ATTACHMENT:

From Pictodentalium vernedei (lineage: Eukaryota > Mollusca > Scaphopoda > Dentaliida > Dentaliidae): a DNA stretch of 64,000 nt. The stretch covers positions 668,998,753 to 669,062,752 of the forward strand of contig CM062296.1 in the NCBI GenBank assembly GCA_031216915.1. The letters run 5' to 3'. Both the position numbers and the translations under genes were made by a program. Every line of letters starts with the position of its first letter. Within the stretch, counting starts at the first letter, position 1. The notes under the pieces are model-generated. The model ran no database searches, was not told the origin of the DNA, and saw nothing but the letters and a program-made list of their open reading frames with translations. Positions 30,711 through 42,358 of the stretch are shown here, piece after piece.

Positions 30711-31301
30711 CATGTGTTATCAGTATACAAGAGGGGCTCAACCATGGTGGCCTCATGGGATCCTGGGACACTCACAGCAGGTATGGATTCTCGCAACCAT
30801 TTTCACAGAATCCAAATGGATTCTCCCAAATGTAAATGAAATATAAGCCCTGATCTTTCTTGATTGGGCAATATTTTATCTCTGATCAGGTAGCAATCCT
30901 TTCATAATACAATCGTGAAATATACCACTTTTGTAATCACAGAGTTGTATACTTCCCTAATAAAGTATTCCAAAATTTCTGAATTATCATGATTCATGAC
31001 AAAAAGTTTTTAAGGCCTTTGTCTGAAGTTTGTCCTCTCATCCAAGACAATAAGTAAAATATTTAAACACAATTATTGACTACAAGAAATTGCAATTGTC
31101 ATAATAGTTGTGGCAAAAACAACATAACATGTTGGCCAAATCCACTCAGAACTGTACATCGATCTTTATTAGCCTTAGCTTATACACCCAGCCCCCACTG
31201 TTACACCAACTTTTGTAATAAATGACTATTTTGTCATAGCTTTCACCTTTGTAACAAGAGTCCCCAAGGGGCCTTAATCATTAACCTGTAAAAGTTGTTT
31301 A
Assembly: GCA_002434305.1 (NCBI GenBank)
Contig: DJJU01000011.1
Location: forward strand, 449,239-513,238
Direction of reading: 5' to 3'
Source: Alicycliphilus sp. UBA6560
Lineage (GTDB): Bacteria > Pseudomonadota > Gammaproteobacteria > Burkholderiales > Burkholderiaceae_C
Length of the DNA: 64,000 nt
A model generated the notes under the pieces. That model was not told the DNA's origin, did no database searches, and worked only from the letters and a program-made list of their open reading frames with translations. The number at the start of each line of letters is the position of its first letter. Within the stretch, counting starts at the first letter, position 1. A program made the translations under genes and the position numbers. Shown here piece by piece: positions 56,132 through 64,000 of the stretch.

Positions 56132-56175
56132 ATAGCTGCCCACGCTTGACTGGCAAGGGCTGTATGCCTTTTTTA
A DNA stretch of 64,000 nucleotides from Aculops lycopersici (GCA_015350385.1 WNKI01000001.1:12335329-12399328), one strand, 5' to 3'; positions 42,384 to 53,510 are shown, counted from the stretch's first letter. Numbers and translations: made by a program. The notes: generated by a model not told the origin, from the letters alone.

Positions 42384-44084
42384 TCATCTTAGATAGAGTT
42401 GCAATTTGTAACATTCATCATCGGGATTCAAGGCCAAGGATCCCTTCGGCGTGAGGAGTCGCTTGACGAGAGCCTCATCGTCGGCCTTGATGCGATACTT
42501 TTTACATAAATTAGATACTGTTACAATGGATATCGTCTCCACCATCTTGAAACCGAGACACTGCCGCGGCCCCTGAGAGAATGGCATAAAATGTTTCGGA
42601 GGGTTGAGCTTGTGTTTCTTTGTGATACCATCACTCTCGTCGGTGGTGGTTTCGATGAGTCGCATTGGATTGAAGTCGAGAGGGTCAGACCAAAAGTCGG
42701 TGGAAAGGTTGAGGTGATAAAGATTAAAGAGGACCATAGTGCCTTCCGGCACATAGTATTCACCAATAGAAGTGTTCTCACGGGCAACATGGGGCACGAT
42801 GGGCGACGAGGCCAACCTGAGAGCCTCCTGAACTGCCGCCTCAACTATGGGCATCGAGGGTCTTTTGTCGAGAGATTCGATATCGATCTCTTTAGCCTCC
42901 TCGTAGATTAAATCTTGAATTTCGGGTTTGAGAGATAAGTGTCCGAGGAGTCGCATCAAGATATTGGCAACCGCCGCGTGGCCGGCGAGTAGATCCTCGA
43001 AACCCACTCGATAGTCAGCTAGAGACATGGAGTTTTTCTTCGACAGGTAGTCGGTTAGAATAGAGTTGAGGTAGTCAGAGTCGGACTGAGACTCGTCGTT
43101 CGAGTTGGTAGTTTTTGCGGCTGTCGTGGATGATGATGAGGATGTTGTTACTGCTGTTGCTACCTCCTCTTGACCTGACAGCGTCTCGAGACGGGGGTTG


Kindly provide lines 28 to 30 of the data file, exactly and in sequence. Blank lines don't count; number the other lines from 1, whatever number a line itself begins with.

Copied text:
42901 TCGTAGATTAAATCTTGAATTTCGGGTTTGAGAGATAAGTGTCCGAGGAGTCGCATCAAGATATTGGCAACCGCCGCGTGGCCGGCGAGTAGATCCTCGA
43001 AACCCACTCGATAGTCAGCTAGAGACATGGAGTTTTTCTTCGACAGGTAGTCGGTTAGAATAGAGTTGAGGTAGTCAGAGTCGGACTGAGACTCGTCGTT
43101 CGAGTTGGTAGTTTTTGCGGCTGTCGTGGATGATGATGAGGATGTTGTTACTGCTGTTGCTACCTCCTCTTGACCTGACAGCGTCTCGAGACGGGGGTTG